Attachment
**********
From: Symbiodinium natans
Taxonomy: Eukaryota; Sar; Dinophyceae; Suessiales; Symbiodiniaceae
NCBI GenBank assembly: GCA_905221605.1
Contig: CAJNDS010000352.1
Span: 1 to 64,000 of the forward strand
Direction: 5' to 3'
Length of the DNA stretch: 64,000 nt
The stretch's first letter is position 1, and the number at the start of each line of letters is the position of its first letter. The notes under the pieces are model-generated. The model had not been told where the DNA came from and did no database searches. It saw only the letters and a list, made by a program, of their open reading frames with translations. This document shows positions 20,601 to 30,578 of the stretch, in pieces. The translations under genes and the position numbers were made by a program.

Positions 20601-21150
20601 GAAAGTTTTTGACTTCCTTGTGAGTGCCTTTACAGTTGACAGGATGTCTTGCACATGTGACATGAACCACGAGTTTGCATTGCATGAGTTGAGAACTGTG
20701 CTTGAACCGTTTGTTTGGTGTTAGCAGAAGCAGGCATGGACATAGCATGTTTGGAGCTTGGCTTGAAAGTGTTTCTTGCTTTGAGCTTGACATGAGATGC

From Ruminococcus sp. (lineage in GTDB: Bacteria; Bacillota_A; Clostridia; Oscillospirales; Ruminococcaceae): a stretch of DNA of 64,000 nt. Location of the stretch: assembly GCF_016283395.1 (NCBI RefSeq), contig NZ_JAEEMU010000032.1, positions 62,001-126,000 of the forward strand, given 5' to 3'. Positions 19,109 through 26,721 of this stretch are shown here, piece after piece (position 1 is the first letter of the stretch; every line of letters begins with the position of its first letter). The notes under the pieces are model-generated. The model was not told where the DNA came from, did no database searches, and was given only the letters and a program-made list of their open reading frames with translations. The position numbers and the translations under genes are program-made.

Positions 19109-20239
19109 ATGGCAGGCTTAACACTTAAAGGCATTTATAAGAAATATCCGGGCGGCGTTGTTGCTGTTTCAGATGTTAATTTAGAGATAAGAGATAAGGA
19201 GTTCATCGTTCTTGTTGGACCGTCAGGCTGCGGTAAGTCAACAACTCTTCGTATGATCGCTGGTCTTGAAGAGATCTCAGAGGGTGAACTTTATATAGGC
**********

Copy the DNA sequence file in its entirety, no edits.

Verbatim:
From: Symbiodinium natans
Taxonomy: Eukaryota; Sar; Dinophyceae; Suessiales; Symbiodiniaceae
NCBI GenBank assembly: GCA_905221605.1
Contig: CAJNDS010000352.1
Span: 1 to 64,000 of the forward strand
Direction: 5' to 3'
Length of the DNA stretch: 64,000 nt
The stretch's first letter is position 1, and the number at the start of each line of letters is the position of its first letter. The notes under the pieces are model-generated. The model had not been told where the DNA came from and did no database searches. It saw only the letters and a list, made by a program, of their open reading frames with translations. This document shows positions 20,601 to 30,578 of the stretch, in pieces. The translations under genes and the position numbers were made by a program.

Positions 20601-21150
20601 GAAAGTTTTTGACTTCCTTGTGAGTGCCTTTACAGTTGACAGGATGTCTTGCACATGTGACATGAACCACGAGTTTGCATTGCATGAGTTGAGAACTGTG
20701 CTTGAACCGTTTGTTTGGTGTTAGCAGAAGCAGGCATGGACATAGCATGTTTGGAGCTTGGCTTGAAAGTGTTTCTTGCTTTGAGCTTGACATGAGATGC

From Ruminococcus sp. (lineage in GTDB: Bacteria; Bacillota_A; Clostridia; Oscillospirales; Ruminococcaceae): a stretch of DNA of 64,000 nt. Location of the stretch: assembly GCF_016283395.1 (NCBI RefSeq), contig NZ_JAEEMU010000032.1, positions 62,001-126,000 of the forward strand, given 5' to 3'. Positions 19,109 through 26,721 of this stretch are shown here, piece after piece (position 1 is the first letter of the stretch; every line of letters begins with the position of its first letter). The notes under the pieces are model-generated. The model was not told where the DNA came from, did no database searches, and was given only the letters and a program-made list of their open reading frames with translations. The position numbers and the translations under genes are program-made.

Positions 19109-20239
19109 ATGGCAGGCTTAACACTTAAAGGCATTTATAAGAAATATCCGGGCGGCGTTGTTGCTGTTTCAGATGTTAATTTAGAGATAAGAGATAAGGA
19201 GTTCATCGTTCTTGTTGGACCGTCAGGCTGCGGTAAGTCAACAACTCTTCGTATGATCGCTGGTCTTGAAGAGATCTCAGAGGGTGAACTTTATATAGGC